Sorry for all the maths but I want to make sure I understand this before I try a solution.

Thanks,

Cailen

34W from 70V is roughly 144 ohm (AC) load.

If smoke does not come out of the 100W amp you're good...

The whole concept of constant voltage system math is to KISS so 68  1/2 W loads is 34W... job finished take a break.

JR
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Steve M Smith

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Re: 70v distributed systems troubleshooting
« Reply #17 on: January 28, 2015, 04:42:48 pm »

You really need to find the turns ratio of the transformer and from that, work out the impedance ratio (square of the turns ratio) to be sure of the load you are applying. A dc resistance doesn't tell you much.


Steve.
« Last Edit: January 28, 2015, 04:47:13 pm by Steve M Smith »
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Cailen Waddell

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Re: 70v distributed systems troubleshooting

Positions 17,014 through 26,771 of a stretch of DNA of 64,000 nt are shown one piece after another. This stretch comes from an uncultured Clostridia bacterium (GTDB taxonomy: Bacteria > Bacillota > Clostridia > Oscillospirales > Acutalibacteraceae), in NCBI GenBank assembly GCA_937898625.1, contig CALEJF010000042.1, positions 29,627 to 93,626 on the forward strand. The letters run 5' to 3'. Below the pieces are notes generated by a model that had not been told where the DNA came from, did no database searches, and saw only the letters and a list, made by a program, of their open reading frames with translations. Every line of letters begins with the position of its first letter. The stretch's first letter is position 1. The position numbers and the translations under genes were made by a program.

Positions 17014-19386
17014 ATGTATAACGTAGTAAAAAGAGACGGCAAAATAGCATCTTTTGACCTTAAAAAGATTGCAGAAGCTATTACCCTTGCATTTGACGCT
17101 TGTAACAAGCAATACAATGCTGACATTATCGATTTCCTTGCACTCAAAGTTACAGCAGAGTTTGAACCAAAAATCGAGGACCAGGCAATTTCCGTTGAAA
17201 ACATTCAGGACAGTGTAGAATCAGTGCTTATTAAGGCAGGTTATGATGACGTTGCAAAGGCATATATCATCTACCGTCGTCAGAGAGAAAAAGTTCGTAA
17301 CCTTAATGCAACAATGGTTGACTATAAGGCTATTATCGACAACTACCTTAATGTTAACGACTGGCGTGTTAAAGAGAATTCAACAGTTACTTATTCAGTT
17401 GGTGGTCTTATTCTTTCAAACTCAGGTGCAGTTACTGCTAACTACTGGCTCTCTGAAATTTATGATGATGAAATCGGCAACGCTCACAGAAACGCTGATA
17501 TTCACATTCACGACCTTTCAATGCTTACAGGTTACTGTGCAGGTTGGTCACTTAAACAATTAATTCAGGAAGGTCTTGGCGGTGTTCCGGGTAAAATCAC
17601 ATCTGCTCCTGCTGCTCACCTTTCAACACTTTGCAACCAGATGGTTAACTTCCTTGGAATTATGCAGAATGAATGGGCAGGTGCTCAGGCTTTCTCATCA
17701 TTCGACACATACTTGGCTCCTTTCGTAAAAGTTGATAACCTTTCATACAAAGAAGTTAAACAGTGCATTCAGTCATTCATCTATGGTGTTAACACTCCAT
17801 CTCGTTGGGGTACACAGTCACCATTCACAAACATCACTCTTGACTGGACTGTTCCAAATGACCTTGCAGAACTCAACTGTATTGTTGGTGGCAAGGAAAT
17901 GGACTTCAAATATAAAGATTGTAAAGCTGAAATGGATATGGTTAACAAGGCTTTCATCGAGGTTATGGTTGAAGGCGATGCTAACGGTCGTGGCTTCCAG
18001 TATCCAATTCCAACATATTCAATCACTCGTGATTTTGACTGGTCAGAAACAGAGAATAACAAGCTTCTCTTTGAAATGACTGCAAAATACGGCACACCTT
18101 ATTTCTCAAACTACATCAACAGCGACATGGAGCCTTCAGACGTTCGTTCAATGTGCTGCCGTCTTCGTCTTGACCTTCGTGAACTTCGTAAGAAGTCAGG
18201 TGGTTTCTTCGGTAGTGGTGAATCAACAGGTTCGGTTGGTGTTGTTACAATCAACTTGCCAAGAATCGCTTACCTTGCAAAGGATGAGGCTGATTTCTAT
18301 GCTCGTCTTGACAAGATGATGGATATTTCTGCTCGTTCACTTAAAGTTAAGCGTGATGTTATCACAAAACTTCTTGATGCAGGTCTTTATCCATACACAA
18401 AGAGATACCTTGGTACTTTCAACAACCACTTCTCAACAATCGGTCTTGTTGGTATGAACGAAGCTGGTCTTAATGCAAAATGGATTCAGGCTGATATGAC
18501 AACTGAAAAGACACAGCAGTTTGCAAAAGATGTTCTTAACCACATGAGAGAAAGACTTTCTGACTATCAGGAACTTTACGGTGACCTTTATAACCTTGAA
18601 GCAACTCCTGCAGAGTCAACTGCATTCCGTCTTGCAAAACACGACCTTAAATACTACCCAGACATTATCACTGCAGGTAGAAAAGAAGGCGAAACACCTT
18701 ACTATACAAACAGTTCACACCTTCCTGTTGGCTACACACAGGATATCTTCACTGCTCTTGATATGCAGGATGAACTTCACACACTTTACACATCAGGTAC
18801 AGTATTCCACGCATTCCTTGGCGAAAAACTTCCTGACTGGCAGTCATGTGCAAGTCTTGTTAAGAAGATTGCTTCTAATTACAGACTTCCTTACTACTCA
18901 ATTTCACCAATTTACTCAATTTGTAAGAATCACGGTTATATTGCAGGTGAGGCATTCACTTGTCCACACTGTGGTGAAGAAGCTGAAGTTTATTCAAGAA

« Reply #18 on: January 28, 2015, 05:04:08 pm »


Unless your DMM reads AC impedance you just measured the DC resistance. Not the same thing as AC impedance.

Hanging 514 ohms across a 70V line will draw 9.5W each... 68 x 9.5W is more than 100W  8)DCR not load.yup... 100W from 70V line is around 49 ohms (AC load)
34W from 70V is roughly 144 ohm (AC) load.

If smoke does not come out of the 100W amp you're good...

The whole concept of constant voltage system math is to KISS so 68  1/2 W loads is 34W... job finished take a break.

JR

Thanks JR., I'm all for KISS.  And I certainly have been known to over think things.  I guess part of my supposition was that the smoke was let out of the existing amp and perhaps we were asking too much from it. That doesn't seem to be the case.  Maybe we just drove it too hard?
Thanks though, I knew the math didn't quite make sense (or it did, it's just the wrong math)


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Hal Bissinger/COMSYSTEC

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Re: 70v distributed systems troubleshooting
« Reply #19 on: January 28, 2015, 09:14:08 pm »


People need to stop using that term.  The voltage is no more constant than it is from a 'normal' amplified system.

Steve.

Well, not exactly. The output of a constant voltage amplifier at full power will be 100, 70.7 or 25 volts regardless of amplifier wattage. So there is your constant and is why the system was named for it.

-Hal
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Re: 70v distributed systems troubleshooting
« Reply #19 on: January 28, 2015, 09:14:08 pm »